Report: Climate change will have huge impact on Sahel
A report on the impact of climate change predicts that Mali's agricultural output will suffer greatly, which could exacerbate problems such as unemployment and security problems.
A new report, “Mapping Hotspots of Climate Change and Food Insecurity in the Global Tropics,” contains some grim news for the Sahel. Greg Mills and Terence McNamee of the Brenthurst Foundation write in the Independent Online about the report’s implications for Mali. Noting that the report “predicts that global climate change will curb agricultural output in Mali more than any other country, except its West African neighbours Niger and Burkina Faso,” Mills and McNamee outline the interlocking challenges Mali faces. These include security problems (such as AQIM), rapid population growth, weak employment prospects for youth, and entrenched poverty. The authors see potential for economic growth in mining and cotton, but they recommend serious political and economic reform, such as passage of the new family code. They argue that the next president, to be elected in 2012, will have to make tough choices that could strain the consensus-based fabric of Malian democracy:Skip to next paragraph
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Stability in Mali has been achieved in part through a strong tradition of inclusiveness and building broad consensus, ensuring that no groups are excluded. Yet this otherwise positive trait makes it almost impossible for the government to make hard decisions in the national interest, the kind of decisions that are to the short-term detriment of some but in the long run help the country’s development.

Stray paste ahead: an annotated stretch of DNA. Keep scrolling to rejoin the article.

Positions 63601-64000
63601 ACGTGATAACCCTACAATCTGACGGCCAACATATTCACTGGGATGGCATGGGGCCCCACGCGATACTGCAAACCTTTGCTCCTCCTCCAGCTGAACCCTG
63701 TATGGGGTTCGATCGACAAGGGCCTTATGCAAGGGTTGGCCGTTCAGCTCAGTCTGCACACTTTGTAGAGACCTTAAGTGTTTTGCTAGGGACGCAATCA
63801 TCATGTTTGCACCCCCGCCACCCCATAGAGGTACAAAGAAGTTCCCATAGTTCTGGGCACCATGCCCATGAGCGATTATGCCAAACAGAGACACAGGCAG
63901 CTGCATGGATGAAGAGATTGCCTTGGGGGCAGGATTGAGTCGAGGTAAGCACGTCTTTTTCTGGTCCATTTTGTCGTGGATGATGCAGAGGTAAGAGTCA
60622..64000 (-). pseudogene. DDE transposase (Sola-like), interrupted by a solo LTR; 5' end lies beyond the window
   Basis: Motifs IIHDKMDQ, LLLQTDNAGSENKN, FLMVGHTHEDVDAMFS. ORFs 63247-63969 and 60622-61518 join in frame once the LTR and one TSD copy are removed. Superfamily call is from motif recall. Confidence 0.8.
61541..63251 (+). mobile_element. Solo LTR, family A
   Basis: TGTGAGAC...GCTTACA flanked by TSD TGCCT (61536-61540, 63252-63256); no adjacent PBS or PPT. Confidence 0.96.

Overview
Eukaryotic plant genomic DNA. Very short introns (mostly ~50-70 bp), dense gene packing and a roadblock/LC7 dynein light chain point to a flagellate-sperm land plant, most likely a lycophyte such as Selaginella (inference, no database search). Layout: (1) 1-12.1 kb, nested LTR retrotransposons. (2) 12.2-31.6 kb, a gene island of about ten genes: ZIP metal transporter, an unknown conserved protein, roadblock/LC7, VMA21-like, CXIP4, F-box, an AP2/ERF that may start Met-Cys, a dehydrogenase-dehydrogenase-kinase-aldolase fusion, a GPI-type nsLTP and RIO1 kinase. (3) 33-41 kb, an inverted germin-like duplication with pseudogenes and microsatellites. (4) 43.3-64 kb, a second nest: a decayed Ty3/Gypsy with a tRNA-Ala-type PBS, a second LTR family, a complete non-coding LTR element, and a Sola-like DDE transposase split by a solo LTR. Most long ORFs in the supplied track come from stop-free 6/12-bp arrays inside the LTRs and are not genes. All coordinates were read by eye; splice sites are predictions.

If the government avoids the hard choices, its much-admired democracy is sure to falter under the weight of young Malians’ unfulfilled expectations.
The thrust of Mills and McNamee’s suggested reforms makes me uneasy – will further privatization of key industries really benefit Mali, and is it really to Mali’s advantage if politicians force through unpopular reforms? – but their point about Mali’s challenges is irrefutable. Moreover, their argument that “there is nothing Mali can realistically do to mitigate climate change either, but it can adapt to it” sounds ugly, but is correct to the extent that Mali cannot force more powerful countries to stop polluting. Government policy (or even regional initiatives like a proposed “great green wall“) can only do so much to mitigate the effects of climate change, and in some cases these policies carry significant downsides, even in ecological terms. Mali is in a bad spot.
The regional implications are equally frightening. Mali’s problems, as Mills and McNamee say in the beginning, are also Burkina Faso’s and Niger’s. The political landscape varies from place to place, but both countries have their own serious problems: Niger faces an influx of refugees from Libya, recurring droughts, and the challenge of AQIM, while Burkina Faso saw weeks of protests and mutinies this spring. Niger and Burkina Faso also, like Mali, have rapidly growing populations and weak economies. As the physical temperature of these countries rises, the political temperature seems likely to rise as well. Leaders in all three countries, already in complicated positions, will face even tougher choices going forward.